Firearm-Related Offences Subject to a Mandatory Minimum Penalty
Research and Statistics Division
This fact sheet presents information on criminal court cases where the most serious offence in the case is a firearm-related offence subject to a mandatory minimum penalty. Data was obtained through a request to the Canadian Centre for Justice Statistics (CCJS) and covers the period between 2000/2001 and 2013/2014. The legislation related to the firearm offences subject to an MMP is the Tackling Violent Crime Act, enacted in 2008. Most firearms offences with an MMP were originally given mandatory minimum sentences in the Firearms Act, which was implemented in 1995. The Tackling Violent Crime Act amended the minimums and maximums for certain offences.
The number of casesFootnote 1 with a firearm-related offence remained relatively steady
Between 2000/2001 and 2013/2014, the number of cases with a firearm-related offence subject to an MMP remained relatively steady throughout the study period.
- In 2000/2001, there were 589 cases with a firearm offence as the most serious offence in the case. This number dropped slightly in 2001/2002 (552) and then increased to a peak of 684 cases in 2004/2005 (a 16% increase from 2000/2001).
- There were also peaks in 2006/2007 (679), 2007/2008 (676) and the highest number of cases was in 2010/2011 (690).
- The final year (2013/2014) had the lowest number of cases since the early 2000’s, with 563 cases; a decrease of 16% from the previous year (667). This decrease in number of cases coincides with the Safe Streets and Communities Act (2012).
Over the 14 year period, cases with a firearm-related offence subject to an MMP as the most serious offence in the case comprised 24% of all cases with an MMP, however the proportion dropped significantly over time. In 2000/2001, cases with a firearm-related offence comprised 32% of all MMP cases and dropped to 15% by 2013/2014. This decrease was fairly steady with two significant declines around the time of the enactment of the Tackling Violent Crime Act (2008) and the Safe Streets and Communities Act (2012).Footnote 2 The decrease in the relative proportion of firearm-related offences to all MMP offences can be at least partially explained by the fact that new MMP offences were added, so the number of overall MMP offences increased while the number of firearm-related offences stayed steady thereby accounting for a smaller proportion of all MMP offences.
Eight offences comprise the majority of all cases with a firearm-related offence
Although there are 18 firearm-related Criminal Code offences that were included in the dataset, eight offences made up 95% of cases in the category over the study period. These include s.85 – use of a firearm in the commission of an offence (35%), s.344 – robbery, use of a firearm (27%), s.100 – possession of a firearm for the purpose of trafficking (7%), s. 95 – possession of a prohibited/restricted weapon (7%), s.244 – discharging a firearm with intent (6%), s.239 – attempt to commit murder (5%), s.99 – weapons trafficking (5%) and s. 103 – importing/exporting firearms (2%).
The proportion of cases with a guilty decision remained relatively steady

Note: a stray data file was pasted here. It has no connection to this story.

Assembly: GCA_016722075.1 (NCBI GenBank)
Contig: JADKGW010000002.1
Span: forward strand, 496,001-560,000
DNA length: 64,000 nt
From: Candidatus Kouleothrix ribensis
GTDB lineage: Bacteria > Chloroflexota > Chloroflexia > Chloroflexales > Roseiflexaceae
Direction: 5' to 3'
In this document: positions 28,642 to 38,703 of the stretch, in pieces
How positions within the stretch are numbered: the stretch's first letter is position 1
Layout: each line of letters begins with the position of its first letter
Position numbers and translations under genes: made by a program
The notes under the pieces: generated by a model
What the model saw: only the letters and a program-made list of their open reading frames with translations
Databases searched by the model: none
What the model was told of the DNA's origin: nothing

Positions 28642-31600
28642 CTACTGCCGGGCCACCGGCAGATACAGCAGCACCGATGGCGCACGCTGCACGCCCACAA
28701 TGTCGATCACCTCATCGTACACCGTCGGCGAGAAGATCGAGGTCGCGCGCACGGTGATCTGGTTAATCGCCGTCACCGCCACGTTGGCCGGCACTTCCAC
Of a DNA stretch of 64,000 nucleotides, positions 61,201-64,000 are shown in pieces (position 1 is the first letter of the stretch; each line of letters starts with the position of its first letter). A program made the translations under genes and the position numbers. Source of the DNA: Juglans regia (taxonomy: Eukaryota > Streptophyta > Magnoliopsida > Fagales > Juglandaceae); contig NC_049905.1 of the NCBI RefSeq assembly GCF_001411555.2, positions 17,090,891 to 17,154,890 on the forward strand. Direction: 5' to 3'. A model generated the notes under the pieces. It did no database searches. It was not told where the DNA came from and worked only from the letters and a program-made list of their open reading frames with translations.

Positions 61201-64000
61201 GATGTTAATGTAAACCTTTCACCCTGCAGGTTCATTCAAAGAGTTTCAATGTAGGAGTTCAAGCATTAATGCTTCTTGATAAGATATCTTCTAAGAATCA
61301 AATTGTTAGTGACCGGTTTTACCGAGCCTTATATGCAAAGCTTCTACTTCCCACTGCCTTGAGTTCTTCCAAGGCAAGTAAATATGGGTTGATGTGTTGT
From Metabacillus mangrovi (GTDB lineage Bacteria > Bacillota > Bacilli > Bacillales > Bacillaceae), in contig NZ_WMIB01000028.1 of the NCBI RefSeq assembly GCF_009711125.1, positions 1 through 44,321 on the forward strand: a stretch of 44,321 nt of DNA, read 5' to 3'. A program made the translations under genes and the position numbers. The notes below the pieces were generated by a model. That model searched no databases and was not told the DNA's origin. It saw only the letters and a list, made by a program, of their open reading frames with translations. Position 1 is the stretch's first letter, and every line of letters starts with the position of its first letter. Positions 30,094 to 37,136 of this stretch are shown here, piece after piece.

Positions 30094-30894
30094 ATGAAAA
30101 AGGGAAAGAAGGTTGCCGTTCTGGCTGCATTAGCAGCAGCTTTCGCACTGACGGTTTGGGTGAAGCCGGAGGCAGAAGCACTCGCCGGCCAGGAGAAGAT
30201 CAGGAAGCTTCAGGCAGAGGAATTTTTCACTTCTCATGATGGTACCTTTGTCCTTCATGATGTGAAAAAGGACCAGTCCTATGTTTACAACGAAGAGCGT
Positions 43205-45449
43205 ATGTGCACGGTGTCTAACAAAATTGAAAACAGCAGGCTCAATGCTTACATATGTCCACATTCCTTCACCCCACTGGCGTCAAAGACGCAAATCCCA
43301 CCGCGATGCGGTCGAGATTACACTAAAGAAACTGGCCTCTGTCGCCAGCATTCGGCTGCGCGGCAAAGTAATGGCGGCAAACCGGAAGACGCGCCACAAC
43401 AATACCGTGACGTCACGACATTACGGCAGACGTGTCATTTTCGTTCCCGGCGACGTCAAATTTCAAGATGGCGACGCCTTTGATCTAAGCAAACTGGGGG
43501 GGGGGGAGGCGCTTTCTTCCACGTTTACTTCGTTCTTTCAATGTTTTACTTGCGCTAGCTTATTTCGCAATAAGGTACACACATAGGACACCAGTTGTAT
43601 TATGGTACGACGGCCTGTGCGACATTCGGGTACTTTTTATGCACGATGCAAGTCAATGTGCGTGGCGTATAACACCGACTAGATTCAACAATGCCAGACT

Over the course of the study period, the proportion of cases with a guilty decision fluctuated between 42% and 51%. Withdrawn decisions were the second most common decision, comprising between 30% and 43% of cases. Between fiscal years 2011/2012 and 2013/2014, the proportion of withdrawn decisions decreased from 42% to 33% and the proportion of guilty decisions increased from 42% (the lowest proportion over the study period) to 47%. This increase in guilty decisions coincides with the Safe Streets and Communities Act (2012).
The proportion of cases with a guilty decision receiving a custody sentence remained relatively steady
For firearm-related offences subject to an MMP, custody was the most likely sentence for cases with a finding of guilt during the period 2000/20001 to 2013/2014. The proportion of guilty cases sentenced to custody was higher than 82% in every fiscal year. The greatest increase in the proportion of cases receiving a custody sentence was between 2012/2013 (84%) and 2013/2014 (95%), which coincides with the Safe Streets and Communities Act (2012). There was a corresponding decrease in cases receiving probation (12% to 3%).
The length of custody sentences varied over time
The median custodial sentence length varied over the course of the study period. There was a 67% increase from 2000/2001 (729 days) to a 14 year high in 2003/2004 (1,095 days) followed by a decrease and bottoming out in 2005/2006 (370 days). The median then increased again to 970 days in 2011/2012, around the time of the Safe Streets and Communities Act (2012), before dropping in the final two fiscal years (729 days and 840 days respectively).
While there is variation over the 14 year period, the highest proportion of cases fell within the 4+ year range, with an average of 30% of all cases over the course of the study period. The remaining cases tended to fall within the 1 to 2 year range and the 2 to 4 year range (22% and 19% respectively; See Chart below). The proportion of cases in the 4+ year range decreased substantially over time, from 40% in 2000/2001 to 26% in 2013/2014, while the proportion of cases in the 2 to 4 year range increased from 10% to 28%.
Time to case resolution increased
The median case processing time (how long it takes for a case to be resolved) has been steadily increasing from a low of 153 days in 2000/2001 to a high of 311 days in 2013/2014 (+103%). In comparison, the time to case resolution for all adult criminal court cases was 123 days in 2013/2014, which has remained stable since 2005/2006 (the earliest publicly available data) when the median was 124 days.Footnote 3
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